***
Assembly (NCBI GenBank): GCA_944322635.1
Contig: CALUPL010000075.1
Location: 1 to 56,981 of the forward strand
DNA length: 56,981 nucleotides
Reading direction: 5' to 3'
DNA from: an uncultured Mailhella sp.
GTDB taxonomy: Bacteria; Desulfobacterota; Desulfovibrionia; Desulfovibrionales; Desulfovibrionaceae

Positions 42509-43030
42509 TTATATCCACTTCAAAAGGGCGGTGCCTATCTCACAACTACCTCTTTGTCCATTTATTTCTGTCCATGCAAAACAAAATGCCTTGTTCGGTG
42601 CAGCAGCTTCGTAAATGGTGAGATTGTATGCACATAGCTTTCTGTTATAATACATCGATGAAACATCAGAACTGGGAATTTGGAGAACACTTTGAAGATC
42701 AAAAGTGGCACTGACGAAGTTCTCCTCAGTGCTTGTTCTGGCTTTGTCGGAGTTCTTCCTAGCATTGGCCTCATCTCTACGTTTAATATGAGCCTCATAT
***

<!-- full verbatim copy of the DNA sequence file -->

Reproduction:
Assembly (NCBI GenBank): GCA_944322635.1
Contig: CALUPL010000075.1
Location: 1 to 56,981 of the forward strand
DNA length: 56,981 nucleotides
Reading direction: 5' to 3'
DNA from: an uncultured Mailhella sp.
GTDB taxonomy: Bacteria; Desulfobacterota; Desulfovibrionia; Desulfovibrionales; Desulfovibrionaceae

Positions 42509-43030
42509 TTATATCCACTTCAAAAGGGCGGTGCCTATCTCACAACTACCTCTTTGTCCATTTATTTCTGTCCATGCAAAACAAAATGCCTTGTTCGGTG
42601 CAGCAGCTTCGTAAATGGTGAGATTGTATGCACATAGCTTTCTGTTATAATACATCGATGAAACATCAGAACTGGGAATTTGGAGAACACTTTGAAGATC
42701 AAAAGTGGCACTGACGAAGTTCTCCTCAGTGCTTGTTCTGGCTTTGTCGGAGTTCTTCCTAGCATTGGCCTCATCTCTACGTTTAATATGAGCCTCATAT